Where did Methadone Come From?
Methadone Hydrochloride is an opioid (a synthetic opiate) that was originally synthesized by German pharmaceutical companies during the Second World War.
Methadone was first marketed as ‘Dolophine’ and was used as an analgesic (a painkiller) for the treatment of severe pain. It is still occasionally used for pain relief.
Methadone is now primarily used today as a substitute drug for heroin and other opioid addictions. The effects of methadone are longer-lasting than those of morphine-based drugs. Methadone’s effects can last up to 24 hours, thereby permitting administration only once a day in heroin addiction maintenance programs.
How is Methadone Taken?
Methadone is usually available as a liquid - linctus or methadone mixture - which should be swallowed. Tablets and injectable ampoules are sometimes prescribed, and like many other medicines some of these prescribed drugs are diverted and become available illegally.
What are Methadone’s Adverse Reactions?
Deaths occur more frequently at the beginning of treatment in methadone programs; they are usually a cause of excessive doses (i.e. erroneously estimated tolerance) and they are affected by concomitant diseases (hepatitis, pneumonia). Overdose can also occur when a user attempts to supplement his methadone dose with heroin or other drugs. Methadone generally entails the entire spectrum of opioid side effects, including the development of tolerance and physical and psychological dependence. Respiratory depressions are dangerous. The released histamines can cause hypotension or bronchospasms. Other symptoms are: constipation, nausea or vomiting, sedation, vertigo, edema.
What are the Symptoms of Methadone Overdose?
Body as a whole:
- muscle spasticity
- difficulty breathing
- slow, shallow and labored breathing
- stopped breathing (sometimes fatal within 2-4 hours)
Eyes, ears, nose, and throat:
- pinpoint pupils
- bluish skin
- bluish fingernails and lips
- spasms of the stomach and/or intestinal tract
Heart and blood vessels:
- weak pulse
- low blood pressure
What is Methadone Dependency?
As an opioid, regular use of methadone causes physical dependency - if you’ve been using it regularly (prescribed or not) once you stop you will experience a withdrawal. The physical changes due to the drug are similar to other opiates (like heroin); suppressed cough reflex, contracted pupils, drowsiness, and constipation. Some methadone users feel sick when they first use the drug. If you are a woman using methadone you may not have regular periods - but you are still able to conceive. Methadone is a long-acting opioid; it has an effect for up to 36 hours (if you are using methadone you will not withdraw for this period) and can remain active in your system for several days.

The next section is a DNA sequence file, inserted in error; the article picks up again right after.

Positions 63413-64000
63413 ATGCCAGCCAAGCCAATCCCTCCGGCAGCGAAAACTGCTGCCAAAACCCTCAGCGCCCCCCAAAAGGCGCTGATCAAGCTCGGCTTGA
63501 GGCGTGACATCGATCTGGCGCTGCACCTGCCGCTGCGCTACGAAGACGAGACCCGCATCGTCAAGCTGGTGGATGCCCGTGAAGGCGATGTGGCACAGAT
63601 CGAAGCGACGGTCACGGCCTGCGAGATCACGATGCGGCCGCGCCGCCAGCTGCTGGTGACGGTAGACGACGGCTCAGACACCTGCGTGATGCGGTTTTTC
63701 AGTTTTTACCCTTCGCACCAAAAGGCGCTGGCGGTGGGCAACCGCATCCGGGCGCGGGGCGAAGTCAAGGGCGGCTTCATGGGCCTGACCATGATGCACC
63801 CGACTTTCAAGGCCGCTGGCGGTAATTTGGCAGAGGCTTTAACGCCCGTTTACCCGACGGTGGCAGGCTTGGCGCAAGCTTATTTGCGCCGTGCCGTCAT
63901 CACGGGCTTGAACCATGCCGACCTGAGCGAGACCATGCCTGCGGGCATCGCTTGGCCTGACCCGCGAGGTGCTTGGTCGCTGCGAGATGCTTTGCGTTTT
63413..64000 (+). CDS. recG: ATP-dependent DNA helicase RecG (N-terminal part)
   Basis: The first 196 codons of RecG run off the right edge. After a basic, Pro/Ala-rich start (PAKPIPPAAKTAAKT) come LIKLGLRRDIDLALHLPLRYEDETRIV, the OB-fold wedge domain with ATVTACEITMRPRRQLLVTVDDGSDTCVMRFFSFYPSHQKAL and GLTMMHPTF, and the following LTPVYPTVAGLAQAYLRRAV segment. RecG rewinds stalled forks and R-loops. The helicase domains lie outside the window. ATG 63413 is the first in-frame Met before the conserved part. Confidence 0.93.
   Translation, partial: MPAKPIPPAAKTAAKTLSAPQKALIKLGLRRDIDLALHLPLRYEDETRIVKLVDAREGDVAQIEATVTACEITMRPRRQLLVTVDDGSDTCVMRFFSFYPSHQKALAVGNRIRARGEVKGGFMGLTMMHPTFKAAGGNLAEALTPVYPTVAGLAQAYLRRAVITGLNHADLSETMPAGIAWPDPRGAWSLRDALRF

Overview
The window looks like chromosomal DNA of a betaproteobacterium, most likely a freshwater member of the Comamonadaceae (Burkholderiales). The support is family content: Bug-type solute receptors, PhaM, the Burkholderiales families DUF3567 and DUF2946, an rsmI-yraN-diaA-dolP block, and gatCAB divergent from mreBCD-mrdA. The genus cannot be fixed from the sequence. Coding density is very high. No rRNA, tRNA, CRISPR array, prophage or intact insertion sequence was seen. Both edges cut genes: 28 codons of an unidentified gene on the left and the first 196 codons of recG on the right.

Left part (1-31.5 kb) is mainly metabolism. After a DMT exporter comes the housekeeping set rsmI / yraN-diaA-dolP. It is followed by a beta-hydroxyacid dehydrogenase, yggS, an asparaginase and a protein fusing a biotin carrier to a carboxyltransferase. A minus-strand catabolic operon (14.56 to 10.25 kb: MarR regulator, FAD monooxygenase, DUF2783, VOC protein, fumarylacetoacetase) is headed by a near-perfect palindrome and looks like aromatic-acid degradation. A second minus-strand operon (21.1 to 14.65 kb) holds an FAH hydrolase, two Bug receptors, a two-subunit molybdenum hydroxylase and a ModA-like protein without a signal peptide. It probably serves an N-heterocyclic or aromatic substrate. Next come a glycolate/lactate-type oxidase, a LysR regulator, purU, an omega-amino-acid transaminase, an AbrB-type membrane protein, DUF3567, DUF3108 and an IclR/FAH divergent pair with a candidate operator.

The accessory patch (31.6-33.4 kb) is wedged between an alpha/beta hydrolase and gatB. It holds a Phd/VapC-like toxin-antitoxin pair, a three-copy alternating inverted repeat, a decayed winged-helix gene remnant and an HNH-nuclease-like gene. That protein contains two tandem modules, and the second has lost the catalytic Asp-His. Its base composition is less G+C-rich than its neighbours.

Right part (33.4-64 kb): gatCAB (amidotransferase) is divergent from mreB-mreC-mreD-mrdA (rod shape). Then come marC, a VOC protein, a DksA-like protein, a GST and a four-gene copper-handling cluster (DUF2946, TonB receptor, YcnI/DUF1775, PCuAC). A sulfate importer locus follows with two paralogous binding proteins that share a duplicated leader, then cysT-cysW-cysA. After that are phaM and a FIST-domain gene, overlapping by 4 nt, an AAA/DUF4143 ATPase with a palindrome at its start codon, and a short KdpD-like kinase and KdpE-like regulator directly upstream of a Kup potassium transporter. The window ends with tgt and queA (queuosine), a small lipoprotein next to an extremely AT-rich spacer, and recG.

Personal Stories of Methadone Withdrawal:
“I’ve been on both ends of withdrawals, heroin and methadone, every patient of methadone will always tell you the same, as I do; I can kick heroin anytime, but methadone that is something else. In 15 yrs of heroin addiction, I’ve kicked 3 times, ‘cold-turkey’. In 10 years on methadone I’ve never kicked methadone.”
Once I landed in jail, I had to do 72 hours of jail time before I got to see the judge. I was literally on the floor screaming my guts out. About 12 hours before I was to see the judge, I demanded to be taken to the hospital, I just couldn’t take it. I was cuffed, and looking like a ‘chair’ was glued to my back, I limped to the ambulance since I couldn’t lift my leg to climb into the back, the police grabbed me on both sides and shoved me in like a sack of potatoes, I fell flat on my face. The doctor realizing my condition and that it was severe, gave me a shot of methadone. The relief was immediate.
I was returned to the precinct and 2 days later I was in the same condition! Never did I go through such hell in all my days.
The intensity of methadone withdrawal is just too much! I could never do it. By the way, about 5 years ago one inmate went into convulsions and upon falling, he hit the metal bars and died.
On Sunday morning, March 30, I took my last dose of methadone. I had been on 80 mgs of methadone for the past 6 months.
My doctor, an anesthesiologist, writes prescriptions for 125 tablets. This lasts 15 days. I signed a contract with him that basically says I will use the same pharmacy, I will not get meds from other physicians, and if I run out before the 15 days is up I just have to go without. I didn’t mind signing the contract at all, and I have abided by all the stipulations. I called him for a refill on Friday. No response. I called again on Saturday. No response. I called his home on Sunday. No response. On Sunday I took my last dose. I hate anything having this much control over me. I find it very demeaning to be so dependent on a bottle of pills.
On Monday I called his office. They informed me that he was on vacation this week. Panic descended… and so did withdrawal symptoms. At first, I just got kinda nervous, jittery. My doctor has told me that methadone is not addicting. That is contrary to everything and anything I’ve ever heard or read about the drug. I never questioned him why he thought methadone wasn’t addicting. I was hoping I’d never have to find out. What my body went through for the next 48 hours was one severe blow after another. I kept trying to tell myself I just had the flu. Just crawl in bed for three days and sweat it out. Of course, I knew this wasn’t true but I was going to play whatever mind game it took to get me through this. After the jitters, the muscle contractures started. It felt like the muscles in my legs and then in my arms were like rubber bands, being stretched and pulled to their max and then constricting to a shape that wasn’t natural. Then came the sweats, diarrhea, hallucinations.